Complacency

When was the last time you stretched yourself?  Not physically (thought that too is important), but rather in regards to pushing yourself to reach for a new goal or milestone.  Has it been a while?  If so, it might be time to ask yourself if you have unknowingly begun to slide towards complacency, a dangerous state which can threaten to undo all of your previous success.

Humans, arguably, are naturally lazy.  While there is nothing wrong with taking time to rest and enjoy the fruits of your labor (and you certainly should), our tendency towards laziness means that the more we succeed (personally, professionally, or otherwise), the easier it becomes for us to lean back and become satisfied with our previous gains.  In some cases, that may be perfectly acceptable.  A one-time stretch goal of running a marathon, for example, may not be a task you wish to repeat anytime soon.  But in other areas of your life, such as in business, complacency can destroy you.

An example of such can be seen in the story of Cameron Martel, who in the early 2000s created a successful online affiliate marketing website while in his early 20s.  After a high degree of initial success, he grew complacent, and over the course of the next few years his business entered a slow decline until it eventually closed in 2009.  As Cameron later said, “In my complacency, I stuck to what I knew.  It didn’t take long for the bottom to fall out from underneath me, and in so doing I learned my first painful (and expensive) lesson in business: complacency and success cannot go hand in hand.  In reality, the death of the business was due to the simple fact that I forgot what it meant to innovate; to be hungry.”

Cameron’s message about the failure to innovate can be seen in the failure of many once successful businesses.  Just think about Kodak, Blockbuster, Sears, and Toys “R” Us, just to name a few.  These businesses failed to adapt (arguably due to complacency), and ultimately paid the price.  Research conducted for a study spanning three decades has found that such results are not uncommon for large businesses.  Companies with a high level of success tend to become complacent with the status quo.  And when they (or you) begin to ignore the technological and cultural changes around you that are driving and altering how people interact with you and your business, failure to innovate and adapt will give your competitors the opportunity to surpass you.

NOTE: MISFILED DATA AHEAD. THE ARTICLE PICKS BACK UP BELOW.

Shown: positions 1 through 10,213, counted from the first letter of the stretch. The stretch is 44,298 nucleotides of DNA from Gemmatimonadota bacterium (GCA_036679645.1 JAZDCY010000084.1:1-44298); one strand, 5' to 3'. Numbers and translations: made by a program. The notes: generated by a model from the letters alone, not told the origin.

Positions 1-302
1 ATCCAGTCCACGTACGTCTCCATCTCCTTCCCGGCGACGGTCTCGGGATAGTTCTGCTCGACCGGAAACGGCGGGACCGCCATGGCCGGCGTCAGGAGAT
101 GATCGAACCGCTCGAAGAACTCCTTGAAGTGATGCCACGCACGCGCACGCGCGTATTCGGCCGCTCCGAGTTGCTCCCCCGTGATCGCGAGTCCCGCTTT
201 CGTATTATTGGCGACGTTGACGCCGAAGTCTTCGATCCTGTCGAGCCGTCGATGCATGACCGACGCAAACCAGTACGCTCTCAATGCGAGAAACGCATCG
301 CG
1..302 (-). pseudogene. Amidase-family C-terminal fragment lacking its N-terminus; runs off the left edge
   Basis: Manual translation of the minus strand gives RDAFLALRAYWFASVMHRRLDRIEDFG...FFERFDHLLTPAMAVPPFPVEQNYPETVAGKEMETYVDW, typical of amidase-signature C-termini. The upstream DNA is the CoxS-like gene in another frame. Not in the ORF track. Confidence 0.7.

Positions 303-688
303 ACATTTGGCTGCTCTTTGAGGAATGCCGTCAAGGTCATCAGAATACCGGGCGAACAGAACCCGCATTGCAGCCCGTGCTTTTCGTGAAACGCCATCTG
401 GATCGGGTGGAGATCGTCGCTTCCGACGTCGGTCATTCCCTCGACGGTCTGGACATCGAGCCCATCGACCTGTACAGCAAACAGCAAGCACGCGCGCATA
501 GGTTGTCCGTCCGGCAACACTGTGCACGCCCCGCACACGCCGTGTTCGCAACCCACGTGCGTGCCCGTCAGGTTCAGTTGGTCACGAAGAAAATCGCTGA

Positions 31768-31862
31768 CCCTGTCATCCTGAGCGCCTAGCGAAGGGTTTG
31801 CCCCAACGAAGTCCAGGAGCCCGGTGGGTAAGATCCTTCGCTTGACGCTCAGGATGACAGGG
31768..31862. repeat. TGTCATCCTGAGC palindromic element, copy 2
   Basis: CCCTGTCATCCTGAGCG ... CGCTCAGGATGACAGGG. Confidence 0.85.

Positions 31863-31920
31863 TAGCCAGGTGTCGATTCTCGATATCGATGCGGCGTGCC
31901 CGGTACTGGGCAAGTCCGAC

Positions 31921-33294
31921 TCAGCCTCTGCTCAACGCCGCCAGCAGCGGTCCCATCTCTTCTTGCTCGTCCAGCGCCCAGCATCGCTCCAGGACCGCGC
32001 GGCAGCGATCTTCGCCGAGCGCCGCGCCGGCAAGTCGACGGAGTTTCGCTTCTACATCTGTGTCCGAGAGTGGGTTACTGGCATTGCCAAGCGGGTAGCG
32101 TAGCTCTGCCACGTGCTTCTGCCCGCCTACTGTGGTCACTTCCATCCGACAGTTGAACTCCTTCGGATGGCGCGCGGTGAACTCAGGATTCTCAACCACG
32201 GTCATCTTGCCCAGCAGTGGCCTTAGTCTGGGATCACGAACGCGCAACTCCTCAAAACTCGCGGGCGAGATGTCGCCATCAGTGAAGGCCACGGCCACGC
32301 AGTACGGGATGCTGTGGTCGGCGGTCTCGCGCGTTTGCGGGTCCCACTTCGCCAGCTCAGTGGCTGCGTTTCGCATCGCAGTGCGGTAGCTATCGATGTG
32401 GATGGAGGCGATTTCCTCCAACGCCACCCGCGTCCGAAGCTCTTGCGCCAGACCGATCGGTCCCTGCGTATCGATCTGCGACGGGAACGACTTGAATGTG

So how do you prevent complacency?  Consider the following:

  • Take risks.  As entrepreneur Tony Robbins has acknowledged, the more we risk, especially when stakes are on the line, the harder it pushes us.
  • Seek out new opportunities.  Get out of your comfort zone.
  • Have a sense of urgency, especially in regards to your job or business.
  • From leadership coach Darren Hardy: Develop systems, habits, and disciplines to protect yourself from your own laziness.  In other words, find the triggers that encourage your complacency and laziness, and find ways to distance yourself from them.
  • Stay grounded.  Success today does not make you better than your fellow man, nor does it promise he/she will not one day surpass you.
  • From Bill Gates: keep in mind that “Success is a lousy teacher.  It seduces smart people into thinking they can’t lose.”

In closing, keep in mind that while much of this article has been in regards to business, the same ideas apply to all areas of your life.  As educator Benjamin E. Mays stated, “The tragedy of life is often not in our failure, but rather in our complacency; not in our doing too much, but rather in our doing too little; not in our living above our ability, but rather in our living below our capacity.”  Spend some time thinking about areas of your life (personally or professionally) where you may have unintentionally become complacent due to past success, and then address those areas.  If needed, consider asking a trusted advisor or peer to give you their opinion as to whether or not you’ve become complacent in different areas (as we are often blind to our own shortcomings).  It may be painful to get back into gear and stretch yourself, but it is ultimately far better than the alternative.

jeremiah

Jeremiah Clark, M.A., is a healthcare IT consultant with six Epic Systems certifications.  He is also the co-owner of Appalachian Digital, a website development agency.  You can contact Jeremiah at JeremiahSethClark@Outlook.com or connect with him on LinkedIn at Jeremiah Clark.